In relation to this FactCheck on the AiGroup’s Innes Willox’s statement that Australia has “one of the highest progressive tax rates in the developed world”, a spokesman for the AiGroup sent the following sources and comment: The Conversation

Innes was referring to top marginal tax rates. Data for 2016 show that Australia has a relatively high top marginal tax rate (49%) but not the highest among OECD countries (Sweden is top, at 60%). The rub is that our top marginal rate cuts in at a relatively lower level of income than most other OECD countries (2.2 times our average wage).

Chart created by AiGroup using OECD data.
AiGroup/OECD
Chart created by AiGroup using OECD data.
AiGroup/OECD

The spokesman also sent a screenshot from an OECD report titled Revenue Statistics 2014 – Australia:

A screen shot from the OECD report Revenue Statistics 2014 – Australia.
OECD

Sunanda Creagh, Editor, The Conversation

This article was originally published on The Conversation. Read the original article.

FactCheck Q&A: does Australia have one of the highest progressive tax rates in the developed world?



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The AiGroup’s Innes Willox, speaking on Q&A.
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Kathrin Bain, UNSW

The Conversation fact-checks claims made on Q&A, broadcast Mondays on the ABC at 9:35pm. Thank you to everyone who sent us quotes for checking via Twitter using hashtags #FactCheck and #QandA, on Facebook or by email. The Conversation


Excerpt from Q&A, May 15, 2017. Quote begins at 0.50.

Look, we just need to keep in mind that we have one of the highest progressive tax rates in the developed world at the moment. – Innes Willox, chief executive of the Australian Industry Group, speaking on Q&A, May 15, 2017.

When Q&A host Tony Jones asked if wealthy people should pay more tax, the AiGroup’s Innes Willox said that Australia already has one of the highest progressive tax rates in the developed world.

Is that true?

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Checking the source

When asked for sources to support Innes Willox’s statement, a spokesman for the AiGroup clarified that Willox was referring to top marginal tax rates.

The spokesman referred The Conversation to OECD tax statistics, and two charts built using that data, saying that:

This shows that Australia has a relatively high top marginal tax rate (49%) but not the highest among OECD countries (Sweden is top, at 60%). The rub is that our top marginal rate cuts in at a relatively lower level of income than most other OECD countries (2.2 times our average wage).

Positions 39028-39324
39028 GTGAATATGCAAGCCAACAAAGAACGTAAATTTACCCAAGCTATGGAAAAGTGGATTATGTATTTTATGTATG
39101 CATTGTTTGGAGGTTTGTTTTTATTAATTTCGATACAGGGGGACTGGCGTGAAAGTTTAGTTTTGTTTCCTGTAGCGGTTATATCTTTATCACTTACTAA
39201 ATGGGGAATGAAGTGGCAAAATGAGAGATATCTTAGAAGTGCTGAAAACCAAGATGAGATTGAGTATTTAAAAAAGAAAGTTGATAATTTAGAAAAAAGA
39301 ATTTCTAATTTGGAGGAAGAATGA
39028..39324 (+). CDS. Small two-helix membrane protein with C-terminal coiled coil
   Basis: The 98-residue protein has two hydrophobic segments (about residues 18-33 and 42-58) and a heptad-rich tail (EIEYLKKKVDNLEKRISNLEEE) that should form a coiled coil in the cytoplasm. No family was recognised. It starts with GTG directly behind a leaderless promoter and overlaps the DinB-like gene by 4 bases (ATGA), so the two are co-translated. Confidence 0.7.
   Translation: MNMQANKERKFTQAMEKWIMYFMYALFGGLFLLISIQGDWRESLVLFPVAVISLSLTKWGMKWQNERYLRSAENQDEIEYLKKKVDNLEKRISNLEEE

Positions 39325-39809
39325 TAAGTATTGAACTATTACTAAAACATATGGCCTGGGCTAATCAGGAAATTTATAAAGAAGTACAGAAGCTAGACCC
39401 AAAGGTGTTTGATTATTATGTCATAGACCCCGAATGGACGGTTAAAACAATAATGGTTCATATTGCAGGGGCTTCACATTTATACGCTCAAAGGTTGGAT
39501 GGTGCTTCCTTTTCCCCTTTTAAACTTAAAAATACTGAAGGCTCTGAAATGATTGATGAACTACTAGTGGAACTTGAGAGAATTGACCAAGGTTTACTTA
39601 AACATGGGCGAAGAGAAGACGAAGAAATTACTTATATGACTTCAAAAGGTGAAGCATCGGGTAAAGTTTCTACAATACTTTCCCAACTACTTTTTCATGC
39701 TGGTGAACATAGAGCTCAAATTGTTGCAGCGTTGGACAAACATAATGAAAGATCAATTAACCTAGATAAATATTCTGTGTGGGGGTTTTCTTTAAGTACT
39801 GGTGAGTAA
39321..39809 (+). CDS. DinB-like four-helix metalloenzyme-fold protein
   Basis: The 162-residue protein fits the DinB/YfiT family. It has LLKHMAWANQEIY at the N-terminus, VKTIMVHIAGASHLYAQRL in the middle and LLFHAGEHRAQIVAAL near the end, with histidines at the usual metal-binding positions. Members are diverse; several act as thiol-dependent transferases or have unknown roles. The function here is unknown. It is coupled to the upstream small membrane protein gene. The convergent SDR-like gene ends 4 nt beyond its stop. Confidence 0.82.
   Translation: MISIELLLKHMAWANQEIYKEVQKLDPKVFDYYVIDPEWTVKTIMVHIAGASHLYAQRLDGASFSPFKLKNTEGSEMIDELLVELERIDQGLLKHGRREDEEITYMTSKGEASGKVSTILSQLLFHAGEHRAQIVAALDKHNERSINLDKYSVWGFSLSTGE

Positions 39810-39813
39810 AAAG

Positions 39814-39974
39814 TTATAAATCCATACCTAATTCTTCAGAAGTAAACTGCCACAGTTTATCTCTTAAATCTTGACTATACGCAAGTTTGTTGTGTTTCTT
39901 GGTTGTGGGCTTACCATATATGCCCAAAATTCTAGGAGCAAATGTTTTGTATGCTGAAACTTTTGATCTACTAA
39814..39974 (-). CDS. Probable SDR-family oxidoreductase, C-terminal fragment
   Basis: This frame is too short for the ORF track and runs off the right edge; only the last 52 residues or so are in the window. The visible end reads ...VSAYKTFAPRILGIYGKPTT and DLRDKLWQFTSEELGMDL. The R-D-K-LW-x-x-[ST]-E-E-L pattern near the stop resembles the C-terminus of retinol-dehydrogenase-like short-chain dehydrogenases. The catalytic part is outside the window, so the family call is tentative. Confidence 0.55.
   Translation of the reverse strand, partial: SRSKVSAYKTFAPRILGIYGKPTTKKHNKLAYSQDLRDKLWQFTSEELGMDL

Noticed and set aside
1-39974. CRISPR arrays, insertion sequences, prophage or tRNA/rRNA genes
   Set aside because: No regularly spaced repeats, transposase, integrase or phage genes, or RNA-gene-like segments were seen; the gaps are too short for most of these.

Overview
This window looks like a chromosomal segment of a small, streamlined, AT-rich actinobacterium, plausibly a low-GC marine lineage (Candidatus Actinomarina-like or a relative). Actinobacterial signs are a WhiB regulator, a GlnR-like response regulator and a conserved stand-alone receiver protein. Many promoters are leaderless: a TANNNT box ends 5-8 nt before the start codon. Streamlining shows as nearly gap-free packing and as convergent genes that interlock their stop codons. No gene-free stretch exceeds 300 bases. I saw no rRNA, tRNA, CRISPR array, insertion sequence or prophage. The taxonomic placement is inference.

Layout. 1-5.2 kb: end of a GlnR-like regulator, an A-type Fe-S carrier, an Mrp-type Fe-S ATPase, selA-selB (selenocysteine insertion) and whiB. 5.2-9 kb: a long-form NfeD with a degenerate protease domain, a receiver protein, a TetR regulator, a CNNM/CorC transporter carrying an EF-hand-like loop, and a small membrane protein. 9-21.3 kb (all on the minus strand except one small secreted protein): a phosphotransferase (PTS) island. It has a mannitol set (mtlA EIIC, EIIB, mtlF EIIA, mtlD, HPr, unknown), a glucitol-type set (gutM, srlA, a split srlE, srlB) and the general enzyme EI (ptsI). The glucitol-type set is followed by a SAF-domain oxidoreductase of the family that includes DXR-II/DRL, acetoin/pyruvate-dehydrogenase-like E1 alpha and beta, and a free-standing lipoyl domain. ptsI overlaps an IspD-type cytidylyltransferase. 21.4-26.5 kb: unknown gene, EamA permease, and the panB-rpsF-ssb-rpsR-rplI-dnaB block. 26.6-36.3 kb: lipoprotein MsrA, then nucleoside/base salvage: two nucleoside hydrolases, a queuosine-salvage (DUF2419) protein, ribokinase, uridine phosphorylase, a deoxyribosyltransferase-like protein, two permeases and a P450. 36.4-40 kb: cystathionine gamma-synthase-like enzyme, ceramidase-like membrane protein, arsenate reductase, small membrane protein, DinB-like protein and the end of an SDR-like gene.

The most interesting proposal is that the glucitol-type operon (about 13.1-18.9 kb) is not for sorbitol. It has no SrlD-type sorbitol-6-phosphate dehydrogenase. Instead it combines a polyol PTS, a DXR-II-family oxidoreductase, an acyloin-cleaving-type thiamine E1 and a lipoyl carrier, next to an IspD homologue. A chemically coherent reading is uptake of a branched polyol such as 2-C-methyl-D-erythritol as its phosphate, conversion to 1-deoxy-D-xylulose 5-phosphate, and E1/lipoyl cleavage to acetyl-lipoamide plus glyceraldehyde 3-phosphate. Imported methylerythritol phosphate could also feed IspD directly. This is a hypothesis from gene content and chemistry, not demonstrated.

You can read his full response and see those charts here.

Is it true? Not exactly

Looking at OECD data, Australia’s highest marginal tax rate is higher than the OECD median. Out of the 34 OECD member countries in this data set, Australia ranks 13th for the top marginal rate of tax, meaning 12 countries have a higher top marginal rate, and 21 countries have a lower top marginal rate.

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However, a straight comparison like this can be misleading. More than half (19) of the OECD countries impose “social security contributions”. The OECD defines social security contributions as “compulsory payments that confer an entitlement to receive a (contingent) future social benefit”. It notes that they “clearly resemble taxes” and “better comparability between countries is obtained by treating social security contributions as taxes”.

When social security contributions are taken into account, Australia’s “ranking” in terms of top marginal rate of tax drops to 16 out of the 34 OECD member countries – making it still higher than the OECD median top marginal rate, but not by much.

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The other point noted by the AiGroup spokesman was that Australia’s top marginal tax rate applies at a relatively low level of income compared to most other OECD countries.

Australia’s highest marginal tax rate applies to taxable income above A$180,000, approximately 2.2 times Australia’s average wage. The AiGroup spokesman was right to say this is relatively low, with the majority of OECD countries (20 out of 34) applying their highest marginal tax rate at income levels higher than Australia (that is, at income levels higher than 2.2 times the average wage).